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Three in One

Today we'll be taking a look at three different Lockheed Electra's (1016, 1017, and 1018) instead of just one, the reason being they all had relatively short histories and it made more sense to us to group them together instead of three separate posts.

March 19, 1935, Electra 1016 with registration NC14901 was delivered to Continental Oil Drilling Co., in Ponca City, Oklahoma; some sources indicate that this ship was given to Northwest but none of our research has been able to confirm this. Shortly after this the aircraft was sold to Fain Drilling Co., Oklahoma City, OK., and by 1937 was registered with Santa Maria Air Lines. Unfortunately the history on this aircraft is spotty at best at least two sources indicate the aircraft likely crashed, possibly in 1937, but we have been unable to verify this.

Electra 1017 was delivered almost a week later on March 26, 1935. It exported to Japan, the only Electra that was ordered by the Japanese, where it was reportedly tested by the Imperial Japanese Naval Air Force under registration KXL1. The fate of this aircraft is unknown.

Finally 1018, delivered as NC14905 to Braniff Airways on the first day of April; unfortunately the aircraft only flew with the airline for about a little over a year and a half before it crashed in December 1936.

On December 23, 1936, following the replacement of one of the aircraft's engines the Electra, with six people onboard, took off on a test flight from Dallas' Love Field. As the aircraft took off both engines, according to eyewitnesses, were both working. After half an hour of flying one of the crew radioed for wind direction stating that the plane was intending to land; no mention had been made at the time of any difficulty with the aircraft. The aircraft began to turn 180 degrees over the edge of the field at an altitude, according to reports of 150 feet. As the turn progressed it was noticed by witness that the right engine has stopped. Nearing the center of the airport, the Electra was still roughly 50 feet in the air and the pilot, believing he might overshoot the runway, opened the throttles to circle the airport and attempt another landing or attempt an emergency landing someplace else. The pilot succeeded in maintaining sufficient altitude, clearing the hangar ahead, but after flying roughly 3,000 feet in a stalled position the plane began to slip sideways and fell to the ground; the aircraft collided with the ground in a corn field less than half a mile from the airfield.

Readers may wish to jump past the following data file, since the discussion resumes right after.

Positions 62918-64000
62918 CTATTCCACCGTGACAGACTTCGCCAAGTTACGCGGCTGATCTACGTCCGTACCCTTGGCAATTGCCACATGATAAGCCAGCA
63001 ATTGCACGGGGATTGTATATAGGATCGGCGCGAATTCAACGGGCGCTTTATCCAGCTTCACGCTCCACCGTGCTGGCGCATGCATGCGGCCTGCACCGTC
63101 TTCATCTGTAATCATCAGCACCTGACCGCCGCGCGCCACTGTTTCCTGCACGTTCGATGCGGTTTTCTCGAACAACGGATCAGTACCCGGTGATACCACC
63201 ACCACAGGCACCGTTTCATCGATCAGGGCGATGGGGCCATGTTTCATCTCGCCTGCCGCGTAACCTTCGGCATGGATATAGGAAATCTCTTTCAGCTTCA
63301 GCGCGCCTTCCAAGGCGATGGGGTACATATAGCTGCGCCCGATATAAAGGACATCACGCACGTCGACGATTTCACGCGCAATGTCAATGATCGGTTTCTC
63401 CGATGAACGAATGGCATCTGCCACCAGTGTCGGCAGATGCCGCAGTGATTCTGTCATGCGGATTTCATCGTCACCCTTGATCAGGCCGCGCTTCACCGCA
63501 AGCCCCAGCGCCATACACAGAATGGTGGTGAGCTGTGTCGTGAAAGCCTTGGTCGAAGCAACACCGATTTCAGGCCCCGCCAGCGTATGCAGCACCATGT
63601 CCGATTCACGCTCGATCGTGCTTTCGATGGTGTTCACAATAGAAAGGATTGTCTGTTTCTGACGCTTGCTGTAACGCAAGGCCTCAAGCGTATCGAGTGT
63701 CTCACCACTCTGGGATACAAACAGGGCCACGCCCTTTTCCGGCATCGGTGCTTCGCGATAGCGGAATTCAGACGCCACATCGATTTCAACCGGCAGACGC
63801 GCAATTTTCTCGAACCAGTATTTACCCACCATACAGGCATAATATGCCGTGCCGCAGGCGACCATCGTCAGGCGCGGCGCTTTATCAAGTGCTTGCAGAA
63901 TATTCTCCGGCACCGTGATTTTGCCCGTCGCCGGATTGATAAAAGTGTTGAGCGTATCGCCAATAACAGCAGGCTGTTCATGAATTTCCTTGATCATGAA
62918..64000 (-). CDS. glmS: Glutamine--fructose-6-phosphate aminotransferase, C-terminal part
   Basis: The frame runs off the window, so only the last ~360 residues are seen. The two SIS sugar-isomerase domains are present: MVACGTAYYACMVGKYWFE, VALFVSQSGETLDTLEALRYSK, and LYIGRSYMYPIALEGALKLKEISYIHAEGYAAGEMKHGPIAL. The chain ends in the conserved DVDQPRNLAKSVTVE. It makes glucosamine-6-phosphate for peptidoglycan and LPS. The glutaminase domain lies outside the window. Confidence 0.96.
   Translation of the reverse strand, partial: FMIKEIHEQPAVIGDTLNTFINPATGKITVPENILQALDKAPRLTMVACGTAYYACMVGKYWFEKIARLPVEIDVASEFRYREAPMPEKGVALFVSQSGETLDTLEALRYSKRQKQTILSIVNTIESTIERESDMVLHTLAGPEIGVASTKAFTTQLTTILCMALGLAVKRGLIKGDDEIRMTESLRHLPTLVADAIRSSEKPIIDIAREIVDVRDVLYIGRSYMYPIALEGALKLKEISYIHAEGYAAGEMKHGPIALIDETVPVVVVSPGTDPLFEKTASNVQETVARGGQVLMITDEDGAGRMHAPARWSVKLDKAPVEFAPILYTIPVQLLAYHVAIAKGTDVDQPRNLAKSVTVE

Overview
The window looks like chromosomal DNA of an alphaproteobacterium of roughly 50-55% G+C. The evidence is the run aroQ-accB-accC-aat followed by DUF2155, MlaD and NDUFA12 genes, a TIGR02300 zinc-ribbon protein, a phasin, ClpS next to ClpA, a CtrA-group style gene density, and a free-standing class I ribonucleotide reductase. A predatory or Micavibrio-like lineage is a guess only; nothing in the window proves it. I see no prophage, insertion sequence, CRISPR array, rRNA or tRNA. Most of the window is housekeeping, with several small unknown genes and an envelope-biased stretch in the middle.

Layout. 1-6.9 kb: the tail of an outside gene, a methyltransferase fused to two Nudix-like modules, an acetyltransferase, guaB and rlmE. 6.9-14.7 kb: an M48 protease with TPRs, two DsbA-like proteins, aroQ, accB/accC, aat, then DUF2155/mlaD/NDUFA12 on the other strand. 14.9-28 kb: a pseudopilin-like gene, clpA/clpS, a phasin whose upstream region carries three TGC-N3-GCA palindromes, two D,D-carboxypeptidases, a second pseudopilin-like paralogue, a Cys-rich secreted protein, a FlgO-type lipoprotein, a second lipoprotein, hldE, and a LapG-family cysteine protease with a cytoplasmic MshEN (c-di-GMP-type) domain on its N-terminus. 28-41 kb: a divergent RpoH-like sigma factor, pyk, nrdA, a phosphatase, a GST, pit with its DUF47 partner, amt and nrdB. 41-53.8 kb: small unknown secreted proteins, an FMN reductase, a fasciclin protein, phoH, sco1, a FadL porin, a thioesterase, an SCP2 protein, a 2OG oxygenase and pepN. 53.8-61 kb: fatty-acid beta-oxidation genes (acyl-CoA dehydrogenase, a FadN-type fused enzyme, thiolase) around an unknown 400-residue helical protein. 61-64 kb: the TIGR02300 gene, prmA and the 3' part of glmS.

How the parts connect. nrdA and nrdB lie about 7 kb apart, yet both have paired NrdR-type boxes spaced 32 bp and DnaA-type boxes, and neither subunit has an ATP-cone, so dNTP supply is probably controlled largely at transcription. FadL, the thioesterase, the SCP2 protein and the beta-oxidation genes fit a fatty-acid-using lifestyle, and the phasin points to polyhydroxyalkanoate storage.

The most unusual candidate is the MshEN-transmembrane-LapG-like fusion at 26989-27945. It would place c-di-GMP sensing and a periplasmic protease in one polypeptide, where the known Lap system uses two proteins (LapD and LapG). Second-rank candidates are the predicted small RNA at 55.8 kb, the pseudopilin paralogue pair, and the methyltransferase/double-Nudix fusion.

Frank Ghost, a salesman, who had been fishing on nearby Bachman's Lake saw the final moments of the aircraft, telling newspapers and investigators that "I looked up and saw a plane swooping down on me. Then it zoomed upwards. I noticed the windows were opened and a man's arms were out of one as if he was trying to climb out. The plane climbed briefly, then headed for the ground again. The right wing hit first and the plane was a mass of flames almost instantly. Moment[s] later I heard an explosion."

Following an investigation by the Department of Commerce the cause of the crash was listed as "the pilot's inexperience in the operation of this particular type of aircraft fully loaded with only one engine functioning." A closer inspection of the right engine failed to reveal why it would have failed to function; the investigation also revealed that no attempt had been made to lighten the load of the plane by dumping fuel. The final report also noted that there was plenty of open countryside where an emergency landing could have been made; in all six people were dead, four likely killed instantly and two who burned to death.

After the fire had been extinguished rescuers discovered Walbridge's body clutching tightly to the controls.

The victims were:

  • Don Walbridge, 38, Operations Manager

  • Sterling Perry, 37, Maintenance Superintendent

  • W. T. Chambers, 32, Crew Chief

  • Pascal Florence, 30, Braniff Mechanic

  • Hubert, Daane, 25, Braniff Mechanic

  • Fred Sleeper, 28, Braniff Mechanic

We here at Electra-fying honor and remember the sacrifices made by these early aviators.

NC14905 at Love Field, Ed Coates collection


Don Walbridge, San Angelo Morning Times, Thursday, December 24, 1936

Pascal Florence and Don Walbridge, Tyler Morning Telegraph, Thursday, December 24, 1936

Tyler Morning Telegraph, Thursday, December 24, 1936

Wichita Falls Record News, Friday, December 25, 1936



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